Remote work: 6 useful tools and apps to boost productivity

You may be one cool tool away from adding precious time back to your day or dealing with background noise at home. Check out these recommendations from other IT professionals
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If you consistently feel like you’ve been busy all day, yet made no progress on your most important tasks, you are not alone. Between the extra Zoom calls and the responsibilities (read: distractions) of home, remote work life can sap your productivity and focus.

We asked busy IT professionals to share the apps and tools that have changed the way they manage their time and improve their focus. From clever calendar solutions to tools that help you eliminate time-wasting distractions, you may be one app away from adding precious minutes – or hours – back to your day.

[ How do your team meetings stack up? Read also:  Zoom tips: 6 ways to make meetings better. ]

6 productivity tools to improve remote work

1. Clockwise

“For those of us who find disk drive defragmentation relaxing, you’ll love Clockwise; it defragments your calendar. In the same way a disk drive defragmenter puts disk blocks close together for optimal access and to free up disk space, Clockwise puts meeting events together to create large swaths of focused time. It even schedules lunch for you based on your availability and preferences.”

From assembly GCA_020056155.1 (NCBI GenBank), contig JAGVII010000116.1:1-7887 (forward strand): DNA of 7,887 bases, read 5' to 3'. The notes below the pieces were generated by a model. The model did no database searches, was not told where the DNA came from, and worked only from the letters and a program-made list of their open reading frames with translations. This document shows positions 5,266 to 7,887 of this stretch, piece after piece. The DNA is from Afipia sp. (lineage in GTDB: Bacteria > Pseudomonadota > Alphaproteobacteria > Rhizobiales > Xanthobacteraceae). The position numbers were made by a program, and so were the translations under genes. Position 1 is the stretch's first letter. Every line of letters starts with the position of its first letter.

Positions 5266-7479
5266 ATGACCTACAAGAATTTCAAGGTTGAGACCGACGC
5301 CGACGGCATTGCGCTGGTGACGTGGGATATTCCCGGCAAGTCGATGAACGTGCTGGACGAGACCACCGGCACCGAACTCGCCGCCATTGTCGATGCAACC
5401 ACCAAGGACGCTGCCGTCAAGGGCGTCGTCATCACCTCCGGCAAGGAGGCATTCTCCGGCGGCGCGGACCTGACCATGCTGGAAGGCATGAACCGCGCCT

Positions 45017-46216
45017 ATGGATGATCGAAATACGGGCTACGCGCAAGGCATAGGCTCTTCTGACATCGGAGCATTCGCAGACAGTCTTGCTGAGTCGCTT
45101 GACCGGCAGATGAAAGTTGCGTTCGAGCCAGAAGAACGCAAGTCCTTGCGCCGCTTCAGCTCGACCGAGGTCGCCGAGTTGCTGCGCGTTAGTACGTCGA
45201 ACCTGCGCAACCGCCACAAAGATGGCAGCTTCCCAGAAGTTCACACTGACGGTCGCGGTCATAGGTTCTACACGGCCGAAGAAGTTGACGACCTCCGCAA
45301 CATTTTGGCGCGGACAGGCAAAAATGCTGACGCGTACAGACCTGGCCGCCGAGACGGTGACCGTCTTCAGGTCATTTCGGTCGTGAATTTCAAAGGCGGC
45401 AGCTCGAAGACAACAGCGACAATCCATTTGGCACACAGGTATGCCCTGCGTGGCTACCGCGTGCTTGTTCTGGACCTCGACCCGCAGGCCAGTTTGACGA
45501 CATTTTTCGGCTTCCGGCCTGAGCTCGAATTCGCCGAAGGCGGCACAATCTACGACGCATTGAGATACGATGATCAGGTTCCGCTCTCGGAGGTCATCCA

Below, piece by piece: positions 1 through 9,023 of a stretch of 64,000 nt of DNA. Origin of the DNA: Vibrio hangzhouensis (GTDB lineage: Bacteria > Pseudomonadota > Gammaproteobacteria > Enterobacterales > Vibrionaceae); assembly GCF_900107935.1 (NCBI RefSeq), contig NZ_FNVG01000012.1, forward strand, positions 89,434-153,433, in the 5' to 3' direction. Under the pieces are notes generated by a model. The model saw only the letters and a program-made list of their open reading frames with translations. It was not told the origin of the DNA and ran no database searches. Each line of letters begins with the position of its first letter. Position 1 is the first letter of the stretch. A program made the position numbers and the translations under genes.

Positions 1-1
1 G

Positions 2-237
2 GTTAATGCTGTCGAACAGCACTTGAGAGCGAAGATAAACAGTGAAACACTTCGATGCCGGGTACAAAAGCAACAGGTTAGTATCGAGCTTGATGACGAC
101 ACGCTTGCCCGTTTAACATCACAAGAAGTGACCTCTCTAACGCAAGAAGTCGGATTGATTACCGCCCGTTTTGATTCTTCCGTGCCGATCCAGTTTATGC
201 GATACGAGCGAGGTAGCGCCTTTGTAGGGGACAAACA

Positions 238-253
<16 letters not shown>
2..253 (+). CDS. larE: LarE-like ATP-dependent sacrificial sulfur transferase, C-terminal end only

“The thing I like the most about it is that it doesn’t move appointments around to benefit me at the expense of everyone I’m meeting with – it tries to optimize the calendar entries for all parties involved. It also gives me visibility into my team’s time. I can tell at a glance if team members are in meetings at the moment and how much focus time they have to ensure they’re not overloaded.” - David Egts, chief technologist, North America public sector for Red Hat.

Want to know more? Egts discusses Clockwise and other topics in a recent episode of his podcast, The Dave & Gunnar Show, here.

2. BlockyTime and Toggl 

“Quite frequently I feel like time just slips by without me knowing where it has gone. I feel busy every day with a packed calendar, but how much time am I really spending on important, high-quality work? How much time am I allocating to family, fun, and fitness? How do I know if I’m consciously moving towards my goal, spending time and effort in things that I care about, instead of having my days filled up by others’ demands? Without solid facts, it’s impossible for us to review, optimize, and control the only thing that belongs to us in life: our time.”

“To answer these questions, time tracking apps are crucial for me. I recommend BlockyTime and Toggl because they both have a very clear UI, and you can quickly specify a 30-min time block with your pre-defined category (family, work, reading, sports, etc.) in less than a second. Personally, I don’t like being constantly interrupted by having to record my day every 30 minutes, so at the end of every day, I recount how my day was, what I have done, and then fill out all the blocks at once. It’s a nice way to summarize and reflect on my day.”